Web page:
Just about every long-term care advocate says the best time to start thinking about this service is long before you need it.
In some cases, it may mean starting the process years earlier, even when someone is in their 40s or 50s and they’re feeling great about their health and their future and don’t need a caregiver or RN.
The team at Accredited Home Care works with a variety of clients who have long-term care needs. They still want their independence and are able to live at home, but welcome regular visits from home health nurses and other employees.
Some people are in poor health so they may be encouraged to stay at a long-term care facility that has more medical support. These facilities do offer some benefits such as access to social activities but some people crave their independence as much as possible or having to move and give up their home.
But whichever outcome is chosen, it can come with a specific price, which is why some experts recommend starting the fund-raising and planning process early.
That way, there’s more time to put a larger fund together, and less sacrifice required from regular household budgets if small amounts are deducted on a regular basis.
This month is a good opportunity to learn more for those who want more details about long-term care options.
October is Long Term Care Planning Month, an opportunity for people to look at options in their local area, including facilities or home health care options. It’s also a good time to start learning about what’s around and what options can suit them in the future.
Learning about these options now can be interesting and educational and give you and your family a chance to learn what you like and what you potentially will want to pay for, if or when long-term care is needed.
In some cases, these decisions may need to be made in emergency situations, like if someone has suffered a stroke or other procedures that require advanced care. Family members may even have to make some difficult decisions by themselves and in a hurry if long-term care is needed.
They also may not have time to fully evaluate a facility or home health company’s pros and cons or have funds available for more luxurious options or accommodations. This could create situations where no one is happy and there’s lots of regret and disappointment. Or, not have all the help that someone will need.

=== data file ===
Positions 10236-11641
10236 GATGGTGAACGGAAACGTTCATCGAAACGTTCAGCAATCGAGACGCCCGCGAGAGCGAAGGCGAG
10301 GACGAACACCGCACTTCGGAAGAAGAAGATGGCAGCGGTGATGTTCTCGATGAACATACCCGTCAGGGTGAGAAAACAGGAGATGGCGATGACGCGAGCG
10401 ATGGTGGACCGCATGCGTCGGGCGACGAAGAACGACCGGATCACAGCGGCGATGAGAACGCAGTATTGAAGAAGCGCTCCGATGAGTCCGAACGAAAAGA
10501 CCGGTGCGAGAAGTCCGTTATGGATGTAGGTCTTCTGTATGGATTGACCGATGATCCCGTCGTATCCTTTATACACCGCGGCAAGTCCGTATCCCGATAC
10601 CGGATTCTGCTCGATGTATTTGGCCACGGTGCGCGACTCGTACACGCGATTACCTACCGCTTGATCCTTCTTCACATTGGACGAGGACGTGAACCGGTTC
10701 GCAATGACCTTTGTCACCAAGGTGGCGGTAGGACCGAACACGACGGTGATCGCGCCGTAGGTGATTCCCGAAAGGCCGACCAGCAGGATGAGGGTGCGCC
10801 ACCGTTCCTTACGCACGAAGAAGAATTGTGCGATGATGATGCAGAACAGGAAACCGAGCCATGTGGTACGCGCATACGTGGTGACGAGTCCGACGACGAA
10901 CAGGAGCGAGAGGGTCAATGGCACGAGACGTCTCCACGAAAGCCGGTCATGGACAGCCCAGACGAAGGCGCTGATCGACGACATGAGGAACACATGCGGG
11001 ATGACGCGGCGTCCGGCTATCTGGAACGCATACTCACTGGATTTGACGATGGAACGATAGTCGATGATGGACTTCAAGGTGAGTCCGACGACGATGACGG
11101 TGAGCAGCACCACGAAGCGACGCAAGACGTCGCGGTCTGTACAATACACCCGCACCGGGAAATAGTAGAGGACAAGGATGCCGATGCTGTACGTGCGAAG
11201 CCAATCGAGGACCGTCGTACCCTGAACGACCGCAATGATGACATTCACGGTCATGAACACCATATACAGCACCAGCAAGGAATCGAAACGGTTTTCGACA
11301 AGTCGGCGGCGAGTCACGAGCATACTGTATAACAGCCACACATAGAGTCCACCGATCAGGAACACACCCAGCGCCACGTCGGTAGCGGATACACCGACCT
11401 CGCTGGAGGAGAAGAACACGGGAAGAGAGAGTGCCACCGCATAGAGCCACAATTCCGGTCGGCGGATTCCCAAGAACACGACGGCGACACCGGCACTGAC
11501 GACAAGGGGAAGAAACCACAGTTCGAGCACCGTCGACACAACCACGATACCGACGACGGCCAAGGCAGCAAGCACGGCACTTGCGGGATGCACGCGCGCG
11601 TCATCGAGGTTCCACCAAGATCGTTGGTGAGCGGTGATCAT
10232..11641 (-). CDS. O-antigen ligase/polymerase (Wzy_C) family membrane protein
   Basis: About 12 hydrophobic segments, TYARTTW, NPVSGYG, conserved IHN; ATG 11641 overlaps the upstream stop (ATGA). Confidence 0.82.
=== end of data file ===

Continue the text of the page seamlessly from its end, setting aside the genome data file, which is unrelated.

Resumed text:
But planning and preparing ahead of time can allow everyone to go at a slower pace and learn in the process. It can also provide opportunities for more research into what you like and don’t like, and guess what services will be needed. There may even be some price differences or the ability to lock in some costs.
It’s certainly a challenge to guess what needs someone might have years from now, especially before something catastrophic happens. But making preparations now can lead to some peace of mind.
Long-term care can mean a lot of things, depending on each person’s needs, but generally, it’s the care you need if you’re seriously ill or disabled. Major medical costs may be fully or partially paid for through insurance, but someone will need to pay for day-to-day personal care services beyond medical care, usually referred to as Activities of Daily Living, or ADLs.
One way to be prepared for long-term care is to invest in long-term care insurance. This may be offered as a workplace benefit or a service to be purchased individually from a financial advisor/retirement expert or an insurance provider.
This type of insurance can cover a good portion of non-medical costs. Purchasing this type of insurance at an earlier age has some advantages: someone could be in great health now but may not be in as good of shape 20 years later when the insurance is needed.
Certainly, insurance can be purchased later but may have fewer benefits and less coverage as well as higher premiums.
Along with purchasing long-term care, you can also put a long-term plan together. This could be a guide to your children or others who may need to make care decisions on your behalf if you’re unable to. Your family or trusted loved ones can also be involved in the creation of this, offering their suggestions as well.
Getting them involved has other purposes: they’ll know where the plan is if something catastrophic does occur and be able to share it. They also won’t have to make some of these decisions themselves.
Consulting with a retirement planner ahead of time also could be a useful option. They can structure something so you can put some of your investments toward long-term care and possibly increase this amount the older you get and the increased possibility that you’ll need care.